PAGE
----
Discovery Could Explain Why Black Americans More Prone to Colon Cancer

Discovery Could Explain Why Black Americans More Prone to Colon Cancer

New research reveals why Black Americans might be more vulnerable to colon cancer than white people are.

The researchers examined age-related "epigenetic" changes in colon tissue. These changes affect how genes work.

The investigators found that in both Black and w...

26 Jan
Male Breast Cancer Patients Face Higher Heart Risks

Male Breast Cancer Patients Face Higher Heart Risks

Heart disease risk factors are common among men with breast cancer, a new, small study finds.

Researchers analyzed the medical records of 24 male breast cancer patients, aged 38 to 79. Half had a family history of breast cancer.

Nearly 8 in 10 of the patients had i...

25 Jan
Daily Aspirin Can Lower Colon Cancer Risk, But Age Matters

Daily Aspirin Can Lower Colon Cancer Risk, But Age Matters

Low-dose aspirin may help some people curb their risk of developing colon cancer -- but not if they wait until age 70 to start, a large, new study suggests.

Researchers found that when people began using aspirin in their 50s or 60s, their risk of developing colon cancer ...

25 Jan
Therapeutic Vaccine Is Keeping Melanoma in Remission 4 Years On

Therapeutic Vaccine Is Keeping Melanoma in Remission 4 Years On

Giving melanoma patients a "personalized" vaccine can prompt an anti-tumor immune response that lasts for years, an early study finds.

The study involved just eight patients with advanced melanoma, the deadliest form of skin cancer.

But it builds on earlier work sh...

24 Jan
Men, Make Health Your Goal This Year

Men, Make Health Your Goal This Year

The new year is the ideal time to focus on your health and one expert has some tips, especially for men, for doing that.

According to Dr. Kevin McVary, director of Loyola Medicine Men's Health Center, in Maywood, Ill., "Men don't always focus on their health and, in fact...

22 Jan
Even When Cancer Is in Remission, Patients' Risks of Severe COVID Rise

Even When Cancer Is in Remission, Patients' Risks of Severe COVID Rise

Your cancer has gone into remission, so you breathe a sigh of relief as you try to navigate the coronavirus pandemic safely.

Not so fast, says new research that finds even cancer patients in remission still have a high risk of severe illness and death from COVID-19.

<...

20 Jan
Alcohol Plays Role in U.S. Cancer Cases, Deaths: Report

Alcohol Plays Role in U.S. Cancer Cases, Deaths: Report

There's another reason to keep your tippling to a moderate level: Alcohol plays a significant role in cancer cases and deaths in the United States, researchers say.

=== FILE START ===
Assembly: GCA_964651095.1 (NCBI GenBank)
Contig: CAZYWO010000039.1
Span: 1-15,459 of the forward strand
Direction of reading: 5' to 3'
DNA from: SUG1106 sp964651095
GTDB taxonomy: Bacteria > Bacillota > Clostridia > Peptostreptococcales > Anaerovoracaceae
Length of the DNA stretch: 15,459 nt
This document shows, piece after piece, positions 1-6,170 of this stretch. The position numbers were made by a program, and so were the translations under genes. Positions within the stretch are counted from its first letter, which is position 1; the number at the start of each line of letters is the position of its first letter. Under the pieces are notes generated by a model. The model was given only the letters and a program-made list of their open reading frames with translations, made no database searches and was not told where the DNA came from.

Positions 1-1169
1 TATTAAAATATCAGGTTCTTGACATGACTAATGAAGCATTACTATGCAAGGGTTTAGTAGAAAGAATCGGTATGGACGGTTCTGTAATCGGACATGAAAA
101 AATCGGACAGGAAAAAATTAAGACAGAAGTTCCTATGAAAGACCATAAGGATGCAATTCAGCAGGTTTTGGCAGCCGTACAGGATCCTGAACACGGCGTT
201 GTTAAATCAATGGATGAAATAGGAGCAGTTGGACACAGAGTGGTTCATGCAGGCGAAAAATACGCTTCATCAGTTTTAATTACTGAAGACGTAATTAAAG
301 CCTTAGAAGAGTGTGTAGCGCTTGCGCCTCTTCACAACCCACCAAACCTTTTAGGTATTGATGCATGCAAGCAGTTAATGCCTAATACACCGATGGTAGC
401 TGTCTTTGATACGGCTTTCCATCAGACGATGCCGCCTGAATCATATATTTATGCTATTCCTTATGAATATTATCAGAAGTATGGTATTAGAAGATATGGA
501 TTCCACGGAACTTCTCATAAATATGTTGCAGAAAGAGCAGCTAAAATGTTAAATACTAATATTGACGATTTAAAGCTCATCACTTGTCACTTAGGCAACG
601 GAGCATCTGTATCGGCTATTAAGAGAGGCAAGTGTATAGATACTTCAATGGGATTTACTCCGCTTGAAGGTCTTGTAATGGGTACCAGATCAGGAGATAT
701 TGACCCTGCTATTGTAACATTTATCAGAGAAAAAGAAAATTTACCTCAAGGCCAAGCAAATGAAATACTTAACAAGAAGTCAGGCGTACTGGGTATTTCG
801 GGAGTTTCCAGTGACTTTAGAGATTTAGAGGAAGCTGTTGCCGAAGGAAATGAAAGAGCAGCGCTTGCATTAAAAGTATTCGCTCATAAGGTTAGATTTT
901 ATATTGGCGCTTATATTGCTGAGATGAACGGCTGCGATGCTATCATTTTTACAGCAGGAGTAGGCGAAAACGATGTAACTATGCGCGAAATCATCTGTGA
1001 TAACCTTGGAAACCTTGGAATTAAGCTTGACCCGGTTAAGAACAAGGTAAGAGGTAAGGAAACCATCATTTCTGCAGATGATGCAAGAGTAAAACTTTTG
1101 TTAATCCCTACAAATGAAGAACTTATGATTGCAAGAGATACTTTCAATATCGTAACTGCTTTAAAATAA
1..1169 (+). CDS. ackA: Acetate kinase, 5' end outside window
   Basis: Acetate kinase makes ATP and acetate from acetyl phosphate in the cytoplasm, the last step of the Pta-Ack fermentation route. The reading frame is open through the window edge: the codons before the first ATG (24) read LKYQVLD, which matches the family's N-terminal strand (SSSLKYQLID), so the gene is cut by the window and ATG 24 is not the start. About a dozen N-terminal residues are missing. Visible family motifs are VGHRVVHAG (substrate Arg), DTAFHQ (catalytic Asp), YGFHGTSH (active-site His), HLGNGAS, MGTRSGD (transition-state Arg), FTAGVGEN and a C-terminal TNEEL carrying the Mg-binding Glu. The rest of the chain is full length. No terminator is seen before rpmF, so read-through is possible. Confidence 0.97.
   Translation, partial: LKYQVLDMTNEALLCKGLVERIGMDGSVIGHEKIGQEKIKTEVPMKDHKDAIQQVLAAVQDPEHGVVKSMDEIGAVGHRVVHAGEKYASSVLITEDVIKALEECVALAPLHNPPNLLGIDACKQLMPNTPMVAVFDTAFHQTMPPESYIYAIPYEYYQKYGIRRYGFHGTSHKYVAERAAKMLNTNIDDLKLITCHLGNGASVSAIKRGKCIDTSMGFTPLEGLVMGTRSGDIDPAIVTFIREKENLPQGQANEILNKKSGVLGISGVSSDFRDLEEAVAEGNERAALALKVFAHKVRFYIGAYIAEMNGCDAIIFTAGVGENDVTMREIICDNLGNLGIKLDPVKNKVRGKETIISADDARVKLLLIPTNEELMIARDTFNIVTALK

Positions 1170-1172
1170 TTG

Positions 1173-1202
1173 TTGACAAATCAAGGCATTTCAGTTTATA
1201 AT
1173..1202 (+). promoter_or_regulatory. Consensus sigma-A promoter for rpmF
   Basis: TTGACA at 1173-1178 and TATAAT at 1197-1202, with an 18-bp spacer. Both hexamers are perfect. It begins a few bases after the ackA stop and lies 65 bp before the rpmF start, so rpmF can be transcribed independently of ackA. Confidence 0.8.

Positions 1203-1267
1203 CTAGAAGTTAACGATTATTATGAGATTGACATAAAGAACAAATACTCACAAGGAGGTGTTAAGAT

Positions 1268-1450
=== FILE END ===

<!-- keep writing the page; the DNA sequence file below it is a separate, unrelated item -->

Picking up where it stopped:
On average, drinking accounted for 4.8% of cancer cases and 3.2% of cancer deaths or about 75,200 cancer ...

14 Jan
Cancer Screening Fell Sharply Early in Pandemic, But Has Rebounded

Cancer Screening Fell Sharply Early in Pandemic, But Has Rebounded

As clinics closed for non-essential care and patients' COVID-19 fears kept them from check-ups, the United States saw a steep drop in cancer screenings and diagnoses during the first peak of the pandemic, a new report finds.

Researchers analyzed data on how many patients...

14 Jan
More Breast Cancer Survivors Opting for 'Going Flat' After Mastectomy

More Breast Cancer Survivors Opting for 'Going Flat' After Mastectomy

When journalist Catherine Guthrie learned that she would need to have a mastectomy following a breast cancer diagnosis, she was shocked by what seemed like a cursory explanation from her surgeon about what would happen next.

That included removing both of her breasts, ad...

12 Jan
Crowdsourcing Raises Billions for Families Hit Hard by Medical Bills

Crowdsourcing Raises Billions for Families Hit Hard by Medical Bills

You have probably seen the social media posts: Your good friend's co-worker is raising money online to help pay for cancer treatments or another friend needs funds to pay medical bills after a car crash.

Crowdsourced fundraising seems to, at least partly, fill a gap betw...

12 Jan
U.S. Cancer Death Rates Keep Falling: Report

U.S. Cancer Death Rates Keep Falling: Report

Improved lung cancer treatment is a major reason for the 31% decline in cancer death rates in the United States between 1991 and 2018, including a record 2.4% decrease from 2017 to 2018, the American Cancer Society says.

How the COVID-19 pandemic will affect this downwar...

12 Jan
Coffee Might Help Ward Off Prostate Cancer

Coffee Might Help Ward Off Prostate Cancer

A cup of java may not be a bad idea for men's health: Drinking lots of coffee may reduce their risk of prostate cancer, researchers report.

The investigators analyzed data from 16 studies conducted around the world. Together, the studies involved more than a million men,...

11 Jan
For Many Cancer Patients, Diagnosis Brings Psychological 'Silver Lining'

For Many Cancer Patients, Diagnosis Brings Psychological 'Silver Lining'

Could a cancer diagnosis sometimes produce positive life changes? In a new study, many people with colon cancer, even in advanced stages, believed their diagnosis had brought some beneficial effects to their lives.

In surveys of 133 colon cancer patients, researchers fo...